The authorities don't really care, as long they they can check the little box on their forms that say you've been properly pigeon-holed. They don't care if you have a toilet; just that you have a septic system. And it's not like they are going to call the local septic service to see how often you get your tank cleaned.

You can live anywhere you want to on your property. Al you need to satisfy them is to have a box they can check on their paperwork.

So you have kids, and you own a rural property, and there is an electrical connection, and you have a cell phone (that's only on once a week when your wife calls her family). It's not like there is a minimum electrical usage in order to "reside" at an address. And no bureaucrat is going to drive out 15 miles past where the pavement ends, just to see whether your kids are emptying their bowels over water.



posted on Jul, 23 2014 @ 06:44 PM
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a reply to: nOraKat

If you are between 20-40 and healthy, nothing is impossible. If I could offer some suggestions. Have a 5 yr plan. In that 5 years, start downsizing now, get out debt, save money to pay cash for land or a big chunk down payment. Even if you have to live in a dump for five years. Watching a savings account grow makes it worth it. I know you can buy rural land in Idaho for less than 100K, a lot less. Of course, it will not have power, roads etc.. We have been eating out of our garden now for 3 weeks. I use to have chickens, but can't have them in town. All I need from store is milk and bread. You do not need to eat three big meals a day, just a waste. Just some ideas. Always work for yourself by putting everything toward your goal. Also, hone your skills in that five years. Mechanical, plumbing, electrical, other forms of energy, always a problem. That five years will pass like the blink of an eye.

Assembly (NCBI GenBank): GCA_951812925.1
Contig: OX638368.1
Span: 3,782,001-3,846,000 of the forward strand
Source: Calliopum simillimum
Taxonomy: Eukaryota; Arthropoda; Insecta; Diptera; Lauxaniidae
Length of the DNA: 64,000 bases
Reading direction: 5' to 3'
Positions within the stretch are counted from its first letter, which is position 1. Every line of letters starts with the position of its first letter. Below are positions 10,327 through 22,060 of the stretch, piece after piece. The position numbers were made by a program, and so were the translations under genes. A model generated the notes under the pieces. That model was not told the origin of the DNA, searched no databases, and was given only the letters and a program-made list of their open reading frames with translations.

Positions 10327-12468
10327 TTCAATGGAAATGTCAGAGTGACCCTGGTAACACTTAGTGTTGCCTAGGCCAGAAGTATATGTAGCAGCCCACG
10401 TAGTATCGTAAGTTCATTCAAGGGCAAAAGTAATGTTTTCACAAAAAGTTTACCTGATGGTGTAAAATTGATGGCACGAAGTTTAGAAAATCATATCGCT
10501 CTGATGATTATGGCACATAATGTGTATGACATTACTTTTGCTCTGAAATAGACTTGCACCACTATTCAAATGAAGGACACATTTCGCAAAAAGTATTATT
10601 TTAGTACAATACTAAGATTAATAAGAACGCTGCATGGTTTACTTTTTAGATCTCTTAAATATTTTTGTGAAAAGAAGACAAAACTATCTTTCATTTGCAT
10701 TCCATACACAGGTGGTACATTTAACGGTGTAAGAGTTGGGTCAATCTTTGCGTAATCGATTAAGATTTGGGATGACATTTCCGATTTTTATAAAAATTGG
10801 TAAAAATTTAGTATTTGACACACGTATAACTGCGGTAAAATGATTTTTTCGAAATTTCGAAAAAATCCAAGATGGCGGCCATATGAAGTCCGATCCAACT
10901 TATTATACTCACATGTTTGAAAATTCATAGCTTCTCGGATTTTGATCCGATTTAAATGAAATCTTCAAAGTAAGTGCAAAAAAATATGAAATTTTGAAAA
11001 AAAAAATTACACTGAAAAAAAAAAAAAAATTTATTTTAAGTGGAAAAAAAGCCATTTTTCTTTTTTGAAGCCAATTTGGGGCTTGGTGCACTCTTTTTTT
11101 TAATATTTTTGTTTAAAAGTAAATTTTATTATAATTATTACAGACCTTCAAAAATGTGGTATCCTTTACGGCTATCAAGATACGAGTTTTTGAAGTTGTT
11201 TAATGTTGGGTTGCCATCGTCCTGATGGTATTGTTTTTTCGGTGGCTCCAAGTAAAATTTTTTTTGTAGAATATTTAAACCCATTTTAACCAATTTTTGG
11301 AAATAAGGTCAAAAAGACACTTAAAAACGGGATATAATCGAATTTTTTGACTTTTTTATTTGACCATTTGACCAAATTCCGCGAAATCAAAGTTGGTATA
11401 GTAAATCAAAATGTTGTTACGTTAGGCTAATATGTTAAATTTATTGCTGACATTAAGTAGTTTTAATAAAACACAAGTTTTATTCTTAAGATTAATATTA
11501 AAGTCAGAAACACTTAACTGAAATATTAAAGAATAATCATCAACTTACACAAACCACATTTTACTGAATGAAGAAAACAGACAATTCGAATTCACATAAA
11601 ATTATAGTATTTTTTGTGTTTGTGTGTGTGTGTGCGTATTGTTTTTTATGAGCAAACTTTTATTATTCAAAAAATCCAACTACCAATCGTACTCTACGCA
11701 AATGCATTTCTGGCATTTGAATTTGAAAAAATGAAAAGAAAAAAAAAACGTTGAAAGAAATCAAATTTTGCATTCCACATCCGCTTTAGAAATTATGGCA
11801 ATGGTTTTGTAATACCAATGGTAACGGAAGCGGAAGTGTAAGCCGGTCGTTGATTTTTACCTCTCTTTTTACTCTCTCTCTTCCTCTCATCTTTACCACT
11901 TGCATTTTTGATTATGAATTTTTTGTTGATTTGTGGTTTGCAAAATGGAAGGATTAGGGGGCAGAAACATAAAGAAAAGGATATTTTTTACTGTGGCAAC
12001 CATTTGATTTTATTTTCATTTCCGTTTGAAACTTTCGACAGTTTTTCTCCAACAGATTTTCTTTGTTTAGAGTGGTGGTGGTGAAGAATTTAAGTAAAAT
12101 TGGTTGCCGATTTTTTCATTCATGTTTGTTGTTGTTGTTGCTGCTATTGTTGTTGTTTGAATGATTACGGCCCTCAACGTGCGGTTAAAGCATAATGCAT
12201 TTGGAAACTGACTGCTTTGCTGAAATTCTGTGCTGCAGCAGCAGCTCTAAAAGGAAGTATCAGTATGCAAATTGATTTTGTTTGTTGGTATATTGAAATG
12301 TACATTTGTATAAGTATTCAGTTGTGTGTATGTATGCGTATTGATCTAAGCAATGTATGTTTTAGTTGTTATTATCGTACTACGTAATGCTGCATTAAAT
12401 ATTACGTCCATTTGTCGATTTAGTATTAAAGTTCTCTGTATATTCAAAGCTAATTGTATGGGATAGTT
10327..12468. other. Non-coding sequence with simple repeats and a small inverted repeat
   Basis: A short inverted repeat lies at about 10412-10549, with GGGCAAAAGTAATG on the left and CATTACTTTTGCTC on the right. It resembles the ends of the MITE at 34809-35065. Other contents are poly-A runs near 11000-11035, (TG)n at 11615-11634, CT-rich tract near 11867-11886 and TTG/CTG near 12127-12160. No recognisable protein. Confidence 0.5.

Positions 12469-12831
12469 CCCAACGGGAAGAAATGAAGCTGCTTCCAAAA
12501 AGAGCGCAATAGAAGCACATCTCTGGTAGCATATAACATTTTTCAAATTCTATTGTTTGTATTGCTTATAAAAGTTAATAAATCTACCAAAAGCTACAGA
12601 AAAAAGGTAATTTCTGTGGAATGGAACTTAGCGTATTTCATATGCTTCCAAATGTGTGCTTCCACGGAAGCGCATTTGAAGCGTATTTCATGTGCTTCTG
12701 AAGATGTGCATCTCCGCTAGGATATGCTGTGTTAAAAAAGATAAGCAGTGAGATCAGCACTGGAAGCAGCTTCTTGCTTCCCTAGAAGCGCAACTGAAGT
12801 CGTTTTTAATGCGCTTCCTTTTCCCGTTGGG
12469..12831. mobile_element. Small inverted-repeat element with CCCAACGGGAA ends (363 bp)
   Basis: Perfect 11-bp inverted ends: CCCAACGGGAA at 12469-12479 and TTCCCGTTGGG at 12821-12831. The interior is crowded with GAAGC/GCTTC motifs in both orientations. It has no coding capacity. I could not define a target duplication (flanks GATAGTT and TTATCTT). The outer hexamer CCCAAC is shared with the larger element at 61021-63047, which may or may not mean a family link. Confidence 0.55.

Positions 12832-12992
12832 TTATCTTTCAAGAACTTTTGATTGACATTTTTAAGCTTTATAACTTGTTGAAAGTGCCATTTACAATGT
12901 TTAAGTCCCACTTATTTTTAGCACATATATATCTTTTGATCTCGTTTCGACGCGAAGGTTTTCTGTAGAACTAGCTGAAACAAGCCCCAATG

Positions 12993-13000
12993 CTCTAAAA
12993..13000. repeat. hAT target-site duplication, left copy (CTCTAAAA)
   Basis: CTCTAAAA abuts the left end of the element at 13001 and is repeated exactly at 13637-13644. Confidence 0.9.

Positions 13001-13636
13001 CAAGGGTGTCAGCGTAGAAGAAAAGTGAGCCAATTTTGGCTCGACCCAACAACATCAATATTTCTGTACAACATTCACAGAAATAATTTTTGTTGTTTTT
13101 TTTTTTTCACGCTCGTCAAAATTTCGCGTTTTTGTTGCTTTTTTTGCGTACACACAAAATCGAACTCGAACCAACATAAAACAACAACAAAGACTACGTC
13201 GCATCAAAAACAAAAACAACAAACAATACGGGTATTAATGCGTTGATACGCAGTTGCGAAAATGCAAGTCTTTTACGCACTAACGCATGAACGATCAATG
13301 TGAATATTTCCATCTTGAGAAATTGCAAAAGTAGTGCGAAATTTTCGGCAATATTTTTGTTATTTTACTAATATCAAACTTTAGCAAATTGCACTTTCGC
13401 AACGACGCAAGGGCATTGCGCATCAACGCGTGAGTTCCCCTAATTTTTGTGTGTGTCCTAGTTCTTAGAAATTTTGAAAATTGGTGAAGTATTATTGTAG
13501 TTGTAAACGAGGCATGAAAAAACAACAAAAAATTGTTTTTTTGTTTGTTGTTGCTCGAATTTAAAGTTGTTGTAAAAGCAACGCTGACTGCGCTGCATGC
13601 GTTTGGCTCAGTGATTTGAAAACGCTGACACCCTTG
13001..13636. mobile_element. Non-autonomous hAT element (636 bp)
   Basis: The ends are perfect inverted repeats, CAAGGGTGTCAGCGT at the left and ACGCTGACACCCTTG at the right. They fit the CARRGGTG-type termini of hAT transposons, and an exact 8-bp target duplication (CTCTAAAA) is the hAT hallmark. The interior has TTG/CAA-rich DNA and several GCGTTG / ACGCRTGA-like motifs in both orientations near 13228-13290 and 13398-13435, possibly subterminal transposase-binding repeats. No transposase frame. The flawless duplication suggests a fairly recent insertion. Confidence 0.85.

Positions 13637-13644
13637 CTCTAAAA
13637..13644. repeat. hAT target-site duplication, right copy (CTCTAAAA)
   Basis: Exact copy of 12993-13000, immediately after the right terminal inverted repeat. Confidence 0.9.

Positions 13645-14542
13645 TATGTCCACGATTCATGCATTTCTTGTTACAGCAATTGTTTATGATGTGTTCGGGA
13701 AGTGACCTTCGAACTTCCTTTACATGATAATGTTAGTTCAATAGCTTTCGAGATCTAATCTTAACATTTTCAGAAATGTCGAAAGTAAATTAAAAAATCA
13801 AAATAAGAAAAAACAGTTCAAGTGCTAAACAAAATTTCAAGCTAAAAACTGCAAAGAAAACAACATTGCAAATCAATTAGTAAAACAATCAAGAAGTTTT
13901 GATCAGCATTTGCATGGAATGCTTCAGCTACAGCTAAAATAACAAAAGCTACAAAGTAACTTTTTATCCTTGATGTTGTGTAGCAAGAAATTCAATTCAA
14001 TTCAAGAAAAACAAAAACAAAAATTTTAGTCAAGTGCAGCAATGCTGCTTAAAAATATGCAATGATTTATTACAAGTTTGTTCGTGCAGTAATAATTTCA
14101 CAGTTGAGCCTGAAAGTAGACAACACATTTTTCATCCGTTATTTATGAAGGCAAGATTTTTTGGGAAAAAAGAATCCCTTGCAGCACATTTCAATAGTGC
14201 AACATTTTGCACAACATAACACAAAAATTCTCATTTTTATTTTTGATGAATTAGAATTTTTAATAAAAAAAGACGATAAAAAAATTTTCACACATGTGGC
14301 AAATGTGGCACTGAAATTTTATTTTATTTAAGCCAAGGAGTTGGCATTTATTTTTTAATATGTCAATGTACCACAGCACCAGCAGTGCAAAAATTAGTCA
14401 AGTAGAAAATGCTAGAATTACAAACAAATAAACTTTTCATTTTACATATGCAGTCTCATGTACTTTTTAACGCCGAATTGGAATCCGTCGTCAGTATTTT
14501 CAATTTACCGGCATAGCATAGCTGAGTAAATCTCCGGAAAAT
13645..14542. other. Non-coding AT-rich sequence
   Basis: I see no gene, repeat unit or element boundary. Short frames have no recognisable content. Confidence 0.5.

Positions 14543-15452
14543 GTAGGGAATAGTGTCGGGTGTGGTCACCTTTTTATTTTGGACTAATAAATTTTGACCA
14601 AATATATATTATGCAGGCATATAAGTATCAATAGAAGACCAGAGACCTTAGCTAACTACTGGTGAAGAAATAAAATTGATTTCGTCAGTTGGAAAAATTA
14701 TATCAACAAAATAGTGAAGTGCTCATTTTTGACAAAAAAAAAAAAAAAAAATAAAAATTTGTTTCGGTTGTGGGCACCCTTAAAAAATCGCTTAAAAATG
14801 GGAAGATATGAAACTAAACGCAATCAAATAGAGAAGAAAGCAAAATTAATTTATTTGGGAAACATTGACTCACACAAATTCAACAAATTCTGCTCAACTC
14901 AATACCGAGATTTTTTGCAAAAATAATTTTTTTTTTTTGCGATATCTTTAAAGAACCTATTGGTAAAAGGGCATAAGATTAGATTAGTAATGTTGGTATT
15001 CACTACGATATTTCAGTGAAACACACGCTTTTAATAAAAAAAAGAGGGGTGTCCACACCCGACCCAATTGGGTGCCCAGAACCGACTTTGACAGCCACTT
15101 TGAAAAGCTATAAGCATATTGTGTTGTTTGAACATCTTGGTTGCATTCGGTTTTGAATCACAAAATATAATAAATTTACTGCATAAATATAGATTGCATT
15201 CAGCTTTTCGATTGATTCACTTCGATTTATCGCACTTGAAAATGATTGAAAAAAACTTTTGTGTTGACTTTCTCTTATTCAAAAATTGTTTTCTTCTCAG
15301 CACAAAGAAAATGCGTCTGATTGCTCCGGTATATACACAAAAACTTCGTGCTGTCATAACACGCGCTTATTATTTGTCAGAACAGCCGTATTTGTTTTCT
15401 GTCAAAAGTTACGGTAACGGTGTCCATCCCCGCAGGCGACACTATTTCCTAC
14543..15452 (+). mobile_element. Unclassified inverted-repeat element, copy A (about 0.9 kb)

I can tell you one job that is and will be in great demand, is an all around handy man. My husband is disabled now from an illness. I could sure use one.
edit on 23-7-2014 by MOMof3 because: (no reason given)



posted on Jul, 23 2014 @ 06:53 PM
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originally posted by: Rainbowresidue
www.off-grid.net...

This website works for all countries.
It teaches you how to live off the grid, how to build things etc.

It even has a live map showing : people who are willing to help you go off grid, people who are looking, and land that is for sale to go off grid.

Good luck!





GREAT LINK which the OP may find very helpful.



posted on Jul, 23 2014 @ 07:16 PM
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a reply to: BugOut

Salt Lake?